poet William Shakespeare

William Shakespeare

#2 on top 500 poets

William Shakespeare Quotes

  • ''Never was monarch better feared and loved
    Than is your Majesty.''
    William Shakespeare (1564-1616), British dramatist, poet. Cambridge, in Henry V, act 2, sc. 2, l. 25-6.
    0 person liked.
    0 person did not like.
  • ''Now boast thee, death, in thy possession lies
    A lass unparalleled.''
    William Shakespeare (1564-1616), British dramatist, poet. Charmian, in Antony and Cleopatra, act 5, sc. 2, l. 315-6. The "lass" is Cleopatra, Queen of Egypt.
    0 person liked.
    0 person did not like.
  • ''Show me, my women, like a queen; go fetch
    My best attires. I am again for Cydnus
    To meet Mark Antony.''
    William Shakespeare (1564-1616), British dramatist, poet. Cleopatra, in Antony and Cleopatra, act 5, sc. 2, l. 227-9. Dressing up to recapture her first glamorous meeting with Antony.
    0 person liked.
    0 person did not like.
  • ''To fear the worst oft cures the worse.''
    William Shakespeare (1564-1616), British dramatist, poet. Cressida, in Troilus and Cressida, act 3, sc. 2. Her answer to Troilus' remark, "Fears make cherubim of angels; they never see truly." She maintains that "Blind fear, that seeing reason leads, finds safer footing than blind reason, stumbling without fear."
    0 person liked.
    0 person did not like.
  • ''Art thou gone too? All comfort go with thee,
    For none abides with me.''
    William Shakespeare (1564-1616), British dramatist, poet. Duchess of Gloucester, in Henry VI, Part 2, act 2, sc. 4, l. 87-8. On being forced to part from her husband.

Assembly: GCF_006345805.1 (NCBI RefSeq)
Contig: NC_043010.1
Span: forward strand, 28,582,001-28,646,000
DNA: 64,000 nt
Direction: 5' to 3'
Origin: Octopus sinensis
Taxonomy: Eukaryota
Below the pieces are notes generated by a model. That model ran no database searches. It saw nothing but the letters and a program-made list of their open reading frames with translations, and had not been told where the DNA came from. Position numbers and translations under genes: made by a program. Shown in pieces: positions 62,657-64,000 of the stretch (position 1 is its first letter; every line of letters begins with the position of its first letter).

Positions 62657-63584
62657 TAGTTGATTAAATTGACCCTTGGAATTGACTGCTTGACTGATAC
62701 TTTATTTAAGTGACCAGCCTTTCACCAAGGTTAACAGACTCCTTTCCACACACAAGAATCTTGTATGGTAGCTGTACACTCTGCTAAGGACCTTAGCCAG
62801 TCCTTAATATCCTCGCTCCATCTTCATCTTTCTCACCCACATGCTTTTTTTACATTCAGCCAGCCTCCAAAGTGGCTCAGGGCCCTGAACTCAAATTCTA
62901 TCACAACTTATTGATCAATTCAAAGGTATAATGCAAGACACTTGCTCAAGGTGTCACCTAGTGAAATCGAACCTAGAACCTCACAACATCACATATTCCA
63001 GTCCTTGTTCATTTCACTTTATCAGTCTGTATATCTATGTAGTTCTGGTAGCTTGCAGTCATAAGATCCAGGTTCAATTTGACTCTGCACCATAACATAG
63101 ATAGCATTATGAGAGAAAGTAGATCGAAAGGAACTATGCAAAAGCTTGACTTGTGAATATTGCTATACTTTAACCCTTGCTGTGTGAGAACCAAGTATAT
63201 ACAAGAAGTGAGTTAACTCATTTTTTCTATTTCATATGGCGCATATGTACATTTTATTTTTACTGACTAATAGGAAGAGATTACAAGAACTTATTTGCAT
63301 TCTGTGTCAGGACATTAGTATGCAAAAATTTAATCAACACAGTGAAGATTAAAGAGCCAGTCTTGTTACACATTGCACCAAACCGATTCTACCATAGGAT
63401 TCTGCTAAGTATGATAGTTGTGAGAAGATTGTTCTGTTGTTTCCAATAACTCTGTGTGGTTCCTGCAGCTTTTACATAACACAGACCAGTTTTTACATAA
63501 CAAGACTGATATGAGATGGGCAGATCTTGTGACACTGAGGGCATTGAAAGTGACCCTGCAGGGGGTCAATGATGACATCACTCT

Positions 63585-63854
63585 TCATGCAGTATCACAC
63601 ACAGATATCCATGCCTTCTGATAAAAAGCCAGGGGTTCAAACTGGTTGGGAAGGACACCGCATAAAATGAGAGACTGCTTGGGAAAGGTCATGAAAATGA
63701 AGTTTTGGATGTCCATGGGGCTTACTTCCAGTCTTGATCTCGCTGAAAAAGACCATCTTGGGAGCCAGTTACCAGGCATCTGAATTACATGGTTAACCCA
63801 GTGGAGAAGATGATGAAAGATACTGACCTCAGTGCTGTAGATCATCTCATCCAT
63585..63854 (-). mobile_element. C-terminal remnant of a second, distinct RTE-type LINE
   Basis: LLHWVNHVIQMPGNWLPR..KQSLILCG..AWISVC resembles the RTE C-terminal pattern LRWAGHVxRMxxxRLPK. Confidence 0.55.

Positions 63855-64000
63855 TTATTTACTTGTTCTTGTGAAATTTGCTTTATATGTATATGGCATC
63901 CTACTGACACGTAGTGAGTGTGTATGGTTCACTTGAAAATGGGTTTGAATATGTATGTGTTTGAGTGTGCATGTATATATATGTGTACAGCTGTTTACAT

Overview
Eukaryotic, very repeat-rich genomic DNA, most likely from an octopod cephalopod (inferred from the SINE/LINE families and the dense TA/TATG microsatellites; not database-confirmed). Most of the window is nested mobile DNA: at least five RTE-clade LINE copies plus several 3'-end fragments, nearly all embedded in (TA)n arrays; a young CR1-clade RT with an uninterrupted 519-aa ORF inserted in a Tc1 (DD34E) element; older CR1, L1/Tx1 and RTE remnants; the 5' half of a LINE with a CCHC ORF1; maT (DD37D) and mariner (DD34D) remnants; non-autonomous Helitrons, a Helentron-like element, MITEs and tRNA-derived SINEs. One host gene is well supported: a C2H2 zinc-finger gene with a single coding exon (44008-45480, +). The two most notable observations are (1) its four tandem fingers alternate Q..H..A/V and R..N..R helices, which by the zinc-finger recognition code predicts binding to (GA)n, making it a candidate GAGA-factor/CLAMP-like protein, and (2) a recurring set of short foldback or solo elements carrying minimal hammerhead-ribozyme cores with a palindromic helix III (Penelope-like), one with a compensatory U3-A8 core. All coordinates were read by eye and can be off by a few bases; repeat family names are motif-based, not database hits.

0 person liked.
    0 person did not like.
  • ''Some rise by sin, and some by virtue fall.''
    William Shakespeare (1564-1616), British dramatist, poet. Escalus, in Measure for Measure, act 2, sc. 1, l. 38. Thinking of the generally virtuous Claudio, sentenced to death by Angelo.
    1 person liked.
    0 person did not like.
  • ''Where should this music be? I' th' air, or th' earth?
    It sounds no more.''
    William Shakespeare (1564-1616), British dramatist, poet. Ferdinand, in The Tempest, act 1, sc. 2, l. 388-9. On hearing Ariel's spirit music.
    0 person liked.
    0 person did not like.
  • ''But this eternal blazon must not be
    To ears of flesh and blood.''
    William Shakespeare (1564-1616), British dramatist, poet. Ghost, in Hamlet, act 1, sc. 5, l. 21-2. Refusing to describe to Hamlet his afterlife; "eternal blazon" means revelation of eternal things.
    0 person liked.
    0 person did not like.
  • ''Hamlet. What, looked he frowningly?
    Horatio. A countenance more
    In sorrow than in anger.''
    William Shakespeare (1564-1616), British dramatist, poet. Hamlet and Horatio, in Hamlet, act 1, sc. 2, l. 231-2. Describing the expression of the ghost of Hamlet's father.
    1 person liked.
    0 person did not like.
  • ''Now get you to my lady's chamber, and tell her, let her paint
    an inch thick, to this favor she must come; make her laugh at
    that.''
    William Shakespeare (1564-1616), British dramatist, poet. Hamlet, in Hamlet, act 5, sc. 1, l. 192-5. Addressing the skull of Yorick, the king's jester.
    0 person liked.
    0 person did not like.

Read more quotations »
Best Poem of William Shakespeare

Fear No More

Fear no more the heat o' the sun;
Nor the furious winter's rages,
Thou thy worldly task hast done,
Home art gone, and ta'en thy wages;
Golden lads and girls all must,
As chimney sweepers come to dust.

Fear no more the frown of the great,
Thou art past the tyrant's stroke:
Care no more to clothe and eat;
To thee the reed is as the oak:
The sceptre, learning, physic, must
All follow this, and come to dust.

Fear no more the lightning-flash,
Nor the all-dread thunder-stone;
Fear not slander, censure rash;
Thou hast finished joy ...

Read the full of Fear No More

Sonnet Ci

O truant Muse, what shall be thy amends
For thy neglect of truth in beauty dyed?
Both truth and beauty on my love depends;
So dost thou too, and therein dignified.
Make answer, Muse: wilt thou not haply say
'Truth needs no colour, with his colour fix'd;
Beauty no pencil, beauty's truth to lay;
But best is best, if never intermix'd?'
Because he needs no praise, wilt thou be dumb?